Seven vehicles stolen in Red Deer on Saturday

A rash of thefts on Saturday has RCMP once again warning vehicle owners to think about security.

A rash of thefts on Saturday has RCMP once again warning vehicle owners to think about security.

A rash of thefts on Saturday has RCMP once again warning vehicle owners to think about security.

A police cruiser was damaged when underage car thieves fled RCMP on Saturday.

The collision occurred during efforts to stop thefts that morning of unlocked running vehicles, which RCMP say is a growing problem.

Seven cars and trucks were stolen between 6 and 10 a.m. Four times, RCMP tried unsuccessfully to catch the thieves as they fled, crashing into a cruiser at one point.

“They put the public at risk,” said Cpl. Sarah Knelsen, adding that RCMP received several reports of erratic driving and fueling vehicles without payment, with most believed to be caused by the youths, who are known to police.

A female who cannot be identified under the Youth Criminal Justice Act was captured when a vehicle lost control and hit a snowbank. Investigation resulted in the arrests of three young males and a warrant issued for a fourth.

One is in custody charged with two counts of theft over $5,000, three counts of possession of stolen property over $5,000 and eight counts of breaching release conditions. He appears in court Thursday. Charges are pending against the others.

The names of the male suspects cannot be released under the Youth Criminal Justice Act.

Knelsen said drivers should never leave keys in vehicles.

“These were targets of opportunity. They were either unlocked and running or unlocked with the keys in them.

“Lots of them are when somebody runs into a 7-Eleven to get milk or something and they leave their vehicle running and come out and it’s stolen.

“It’s public awareness: don’t leave your vehicle running.”

RCMP say since Jan. 1, 104 vehicles have been stolen in the city.

“Seven in one morning. That’s quite a few,” said Knelsen.

A Red Deer man who didn’t want his name used for fear of reprisals saw the theft of a pickup at the 22nd Street Mac’s store around 7:15 a.m. He watched a car back in and a youth get out and approach his passenger’s side.

“Something caught my eye and the kid got in this truck and took off. (The driver) obviously left the keys in it.”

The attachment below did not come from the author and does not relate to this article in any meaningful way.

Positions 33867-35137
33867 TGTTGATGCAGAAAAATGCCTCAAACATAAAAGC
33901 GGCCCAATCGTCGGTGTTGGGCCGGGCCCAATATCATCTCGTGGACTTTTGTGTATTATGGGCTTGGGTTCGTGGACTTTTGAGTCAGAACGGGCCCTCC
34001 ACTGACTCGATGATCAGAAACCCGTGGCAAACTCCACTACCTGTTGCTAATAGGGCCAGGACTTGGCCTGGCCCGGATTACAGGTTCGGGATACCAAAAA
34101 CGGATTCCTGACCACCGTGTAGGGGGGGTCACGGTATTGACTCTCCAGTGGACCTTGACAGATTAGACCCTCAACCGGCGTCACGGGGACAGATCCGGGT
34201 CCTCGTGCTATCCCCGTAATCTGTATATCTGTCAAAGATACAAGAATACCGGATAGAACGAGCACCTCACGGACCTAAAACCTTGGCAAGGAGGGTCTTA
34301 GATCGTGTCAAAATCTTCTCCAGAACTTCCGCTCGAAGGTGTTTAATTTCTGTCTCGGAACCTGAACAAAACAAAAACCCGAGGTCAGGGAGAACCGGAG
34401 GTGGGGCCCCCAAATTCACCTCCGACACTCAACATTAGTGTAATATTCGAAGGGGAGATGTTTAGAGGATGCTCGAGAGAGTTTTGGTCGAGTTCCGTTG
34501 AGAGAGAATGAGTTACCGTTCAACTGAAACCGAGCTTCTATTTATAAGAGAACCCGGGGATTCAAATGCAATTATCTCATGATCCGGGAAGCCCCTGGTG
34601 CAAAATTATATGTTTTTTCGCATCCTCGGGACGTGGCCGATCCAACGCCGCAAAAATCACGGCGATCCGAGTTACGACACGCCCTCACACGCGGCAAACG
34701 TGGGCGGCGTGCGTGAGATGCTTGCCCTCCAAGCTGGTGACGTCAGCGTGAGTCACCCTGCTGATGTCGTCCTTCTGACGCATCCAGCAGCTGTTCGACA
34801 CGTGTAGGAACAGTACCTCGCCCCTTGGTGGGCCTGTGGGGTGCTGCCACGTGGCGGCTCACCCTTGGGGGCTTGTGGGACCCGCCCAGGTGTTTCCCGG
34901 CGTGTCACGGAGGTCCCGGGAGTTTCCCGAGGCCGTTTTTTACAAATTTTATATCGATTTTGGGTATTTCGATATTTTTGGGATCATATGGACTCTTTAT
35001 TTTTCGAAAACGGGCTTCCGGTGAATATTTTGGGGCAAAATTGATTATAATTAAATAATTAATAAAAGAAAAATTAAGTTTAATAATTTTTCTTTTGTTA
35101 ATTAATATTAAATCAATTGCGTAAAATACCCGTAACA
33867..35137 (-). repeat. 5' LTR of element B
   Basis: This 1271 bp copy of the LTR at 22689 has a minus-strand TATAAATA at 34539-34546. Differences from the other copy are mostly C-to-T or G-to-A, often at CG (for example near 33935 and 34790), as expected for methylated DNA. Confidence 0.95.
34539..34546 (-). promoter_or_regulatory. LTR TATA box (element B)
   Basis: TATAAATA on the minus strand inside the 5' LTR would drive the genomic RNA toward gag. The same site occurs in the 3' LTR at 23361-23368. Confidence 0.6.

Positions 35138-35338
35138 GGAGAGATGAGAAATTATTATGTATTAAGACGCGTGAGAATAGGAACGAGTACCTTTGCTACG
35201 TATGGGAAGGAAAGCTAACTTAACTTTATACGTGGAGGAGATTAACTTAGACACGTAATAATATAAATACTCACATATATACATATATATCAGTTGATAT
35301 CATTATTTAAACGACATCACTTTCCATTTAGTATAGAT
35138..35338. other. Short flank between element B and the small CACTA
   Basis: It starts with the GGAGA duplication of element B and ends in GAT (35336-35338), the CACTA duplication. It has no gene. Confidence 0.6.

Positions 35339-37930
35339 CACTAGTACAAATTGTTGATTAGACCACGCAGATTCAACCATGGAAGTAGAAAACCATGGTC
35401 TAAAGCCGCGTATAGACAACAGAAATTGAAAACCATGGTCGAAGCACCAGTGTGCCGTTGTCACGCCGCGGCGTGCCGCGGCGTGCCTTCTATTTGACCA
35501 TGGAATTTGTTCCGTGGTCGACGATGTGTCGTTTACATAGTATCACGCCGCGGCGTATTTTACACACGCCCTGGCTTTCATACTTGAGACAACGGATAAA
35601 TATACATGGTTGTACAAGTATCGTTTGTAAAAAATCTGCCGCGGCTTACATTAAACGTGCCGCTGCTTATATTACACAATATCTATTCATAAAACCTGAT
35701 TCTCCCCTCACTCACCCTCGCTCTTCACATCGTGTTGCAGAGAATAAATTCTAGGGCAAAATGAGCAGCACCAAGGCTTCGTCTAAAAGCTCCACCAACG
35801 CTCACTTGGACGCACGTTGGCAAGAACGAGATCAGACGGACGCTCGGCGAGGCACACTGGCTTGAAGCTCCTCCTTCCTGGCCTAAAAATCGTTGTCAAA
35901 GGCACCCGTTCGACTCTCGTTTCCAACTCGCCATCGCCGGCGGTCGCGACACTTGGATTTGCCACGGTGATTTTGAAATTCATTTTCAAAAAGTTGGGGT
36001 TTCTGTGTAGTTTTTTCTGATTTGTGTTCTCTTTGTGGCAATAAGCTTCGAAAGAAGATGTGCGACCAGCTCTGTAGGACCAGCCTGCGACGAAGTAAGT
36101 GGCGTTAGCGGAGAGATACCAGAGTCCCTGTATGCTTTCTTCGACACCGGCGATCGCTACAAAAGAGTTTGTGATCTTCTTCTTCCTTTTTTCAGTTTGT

He notified the truck’s owner in the store and they tried to follow, losing the truck near the Collicutt Centre.

On Sunday, the man and a friend were in the 30th Avenue Tim Hortons around 8:30 a.m. when a sobbing woman entered and asked them if they’d seen anyone steal her truck.

“It’s ironic, two in 25 hours.”

RCMP say witnesses should never try to pursue suspected thieves, instead reporting vehicle details and direction of travel immediately to police.

Employers like Pidherney’s, a Rocky Mountain House-based trucking and construction company, often have policies to avoid such thefts.

“Vehicles are not to be left unattended unless they are locked and the keys are not left in them,” said health, safety and environment manager Alycia Calvert. “We don’t want that to happen to any of our vehicles.”

Lauren Maris, a City of Red Deer environmental program specialist, said theft is “another very good and very tangible reason not to idle.

“It’s such a small convenience, it doesn’t really compare to the big inconvenience of having your vehicle stolen.”

The city’s no idling policy has been in place since 2009. It saves money, fuel and limits carbon emissions “if you’re going to be idling for more than a minute,” said Maris.

The Insurance Bureau of Canada says unlocked vehicles or those with keys in them are covered under auto policies, but vehicle contents may not be covered under some home, tenant and condo policies if there are no visible signs of forcible entry into a locked vehicle.